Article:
Percival Gets Tagged With the Angels’ Loss : Baseball: Frank Thomas solves the reliever in the eighth inning and sparks the White Sox to a 6-1 victory.


He has been the Eliot Ness of the Angel bullpen, untouchable for most of the summer, but Troy Percival finally ran into a gang from Chicago’s South Side that he couldn’t handle.

Trailing by a run in the eighth inning Wednesday night, White Sox first baseman Frank Thomas drilled a full-count pitch from Percival over the left-field fence for a two-run homer that ignited a 6-1 victory over the Angels in front of a stunned Anaheim Stadium crowd of 21,314.

More bad news awaited the Angels in their clubhouse. Just as Garret Anderson struck out to end the game, Seattle’s Jay Buhner hit a three-run homer against Minnesota to break an eighth-inning tie and give the Mariners a 7-4 victory.


That moved Seattle five games behind the first-place Angels with 15 games left, and the Angels’ magic number remained at 11. Third-place Texas also won and moved to within 6 1/2 games of the Angels.

Percival giving up a run had been about as foreign a sight in Anaheim Stadium this year as a football game. Before Wednesday, he had given up one earned run in his previous 35 2/3 innings, a sparkling 0.25 earned-run average in those 29 outings.

The rookie right-hander replaced Chuck Finley to start the eighth after Finley had pitched seven shutout innings, and Manager Marcel Lachemann couldn’t have been more confident about the situation.

Finley had recovered from three straight shaky outings and, making his first start on three days’ rest, had thrown only 109 pitches, allowing just five hits and striking out eight. And Lachemann had his trusty closing tandem of Percival and Lee Smith ready to pitch the eighth and ninth.

Only Percival (2-1) never made it out of the eighth inning and Smith never made it into the game.

“I hate to lose a game like that when Chuck pitched so well,” said Percival, who has pitched in five of the Angels’ last six games. “I’m as fresh as I can be, but I just mentally wasn’t into it. I got balls up, and that’s not my style. I made bad pitches and they were good hitters.”


Robin Ventura opened the eighth with a single to right and Thomas followed with a homer just beyond the reach of Anderson in left to give the White Sox a 2-1 lead.

Chicago then went on to unload a season’s worth of frustration against the Angels, knocking Percival, Mike James and Bob Patterson around for three more runs in the eighth, on RBI singles by Ozzie Guillen, Lance Johnson and Tim Raines.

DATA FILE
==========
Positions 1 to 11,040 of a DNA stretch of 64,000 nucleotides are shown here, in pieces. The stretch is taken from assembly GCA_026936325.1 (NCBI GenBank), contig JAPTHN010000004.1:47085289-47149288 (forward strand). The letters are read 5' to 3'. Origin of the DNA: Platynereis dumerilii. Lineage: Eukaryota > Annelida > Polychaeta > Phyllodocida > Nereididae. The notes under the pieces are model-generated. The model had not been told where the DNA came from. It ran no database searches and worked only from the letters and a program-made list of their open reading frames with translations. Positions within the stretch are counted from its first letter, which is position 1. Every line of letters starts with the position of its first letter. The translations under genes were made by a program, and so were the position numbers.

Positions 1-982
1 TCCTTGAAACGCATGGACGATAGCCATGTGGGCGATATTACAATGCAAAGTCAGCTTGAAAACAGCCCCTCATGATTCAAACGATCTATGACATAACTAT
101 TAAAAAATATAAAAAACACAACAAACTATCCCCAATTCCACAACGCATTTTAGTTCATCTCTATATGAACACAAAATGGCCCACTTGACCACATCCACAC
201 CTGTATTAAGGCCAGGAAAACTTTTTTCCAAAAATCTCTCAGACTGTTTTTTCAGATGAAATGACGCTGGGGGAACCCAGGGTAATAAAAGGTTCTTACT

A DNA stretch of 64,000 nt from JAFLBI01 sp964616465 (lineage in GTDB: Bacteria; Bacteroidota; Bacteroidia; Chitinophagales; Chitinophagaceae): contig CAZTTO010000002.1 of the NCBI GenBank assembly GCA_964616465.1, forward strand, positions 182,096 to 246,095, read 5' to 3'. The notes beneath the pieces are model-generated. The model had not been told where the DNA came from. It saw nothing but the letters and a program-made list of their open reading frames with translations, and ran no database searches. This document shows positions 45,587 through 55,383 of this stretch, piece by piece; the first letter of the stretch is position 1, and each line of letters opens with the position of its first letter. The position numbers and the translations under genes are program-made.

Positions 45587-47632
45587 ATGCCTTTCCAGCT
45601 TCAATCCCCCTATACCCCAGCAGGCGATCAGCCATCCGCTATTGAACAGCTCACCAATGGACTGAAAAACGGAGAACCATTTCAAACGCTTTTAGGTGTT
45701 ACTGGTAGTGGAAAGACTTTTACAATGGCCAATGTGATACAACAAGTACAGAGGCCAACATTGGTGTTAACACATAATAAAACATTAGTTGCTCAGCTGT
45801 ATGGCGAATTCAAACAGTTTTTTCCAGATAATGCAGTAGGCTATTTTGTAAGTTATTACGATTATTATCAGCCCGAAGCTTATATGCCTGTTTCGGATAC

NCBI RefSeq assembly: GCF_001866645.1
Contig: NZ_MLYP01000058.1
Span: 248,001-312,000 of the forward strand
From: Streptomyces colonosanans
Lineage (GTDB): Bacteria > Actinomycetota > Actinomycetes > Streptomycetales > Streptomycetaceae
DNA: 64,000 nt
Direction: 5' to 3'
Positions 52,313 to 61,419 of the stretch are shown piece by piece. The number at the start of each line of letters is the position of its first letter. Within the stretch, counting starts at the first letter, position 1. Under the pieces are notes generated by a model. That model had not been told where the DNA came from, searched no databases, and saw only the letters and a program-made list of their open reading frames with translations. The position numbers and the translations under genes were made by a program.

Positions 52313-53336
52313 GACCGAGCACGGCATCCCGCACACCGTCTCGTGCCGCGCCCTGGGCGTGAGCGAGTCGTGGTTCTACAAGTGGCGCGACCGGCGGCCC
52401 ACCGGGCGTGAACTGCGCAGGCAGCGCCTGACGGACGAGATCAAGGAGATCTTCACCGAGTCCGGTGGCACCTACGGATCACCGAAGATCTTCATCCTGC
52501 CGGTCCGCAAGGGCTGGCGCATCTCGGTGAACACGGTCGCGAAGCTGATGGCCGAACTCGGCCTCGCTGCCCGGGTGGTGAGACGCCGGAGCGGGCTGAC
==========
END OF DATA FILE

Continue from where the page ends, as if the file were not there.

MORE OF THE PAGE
Finley appeared to be going strong in the seventh, but Lachemann didn’t second-guess his decision to pull the left-hander.

“You can look at it both ways,” Lachemann said. “You can push [Finley] an extra inning and, bingo, they get to him. If I had to do it over again I’d do the same thing. These things happen.

“Chuck pitched a helluva ballgame, his best outing in a long, long time. If he continues to do that well, we’ll be all right.”

Thomas closed out White Sox scoring with a bases-empty blast into the left- center field bleachers off Mike Bielecki in the ninth. It was Thomas’ 36th homer of the season--moving him into second in the A.L. behind Boston’s Mo Vaughn (37)--and helped Chicago to its second win against the Angels this season in 12 tries.


Thomas also improved his RBI total to 101, making him the fifth player in baseball history to have 100 RBIs in his first five seasons. The last player to accomplish the feat was Cleveland’s Al Rosen from 1950-54.

The four hits and four runs charged to Percival were both season highs. He hadn’t given up a run since Aug. 2, when Buhner homered off him in Anaheim, a span covering 18 2/3 innings and 16 appearances. It was only the fifth homer Percival had allowed all season.

“He’s human,” Lachemann said.

Chicago’s offensive uprising made a winner of 23-year-old right-hander Luis Andujar, who gave up only four hits, including Tony Phillips’ bases-empty home run in the fifth inning.

Andujar (2-0), who mixed his fastball, breaking ball and changeup, struck out two and walked two in his second major league start. Larry Thomas pitched a scoreless eighth and ninth for the White Sox.

* CAREW’S CHILD ILL: Rod Carew’s 17-year-old daughter has been hospitalized because of an unknown blood disorder. C8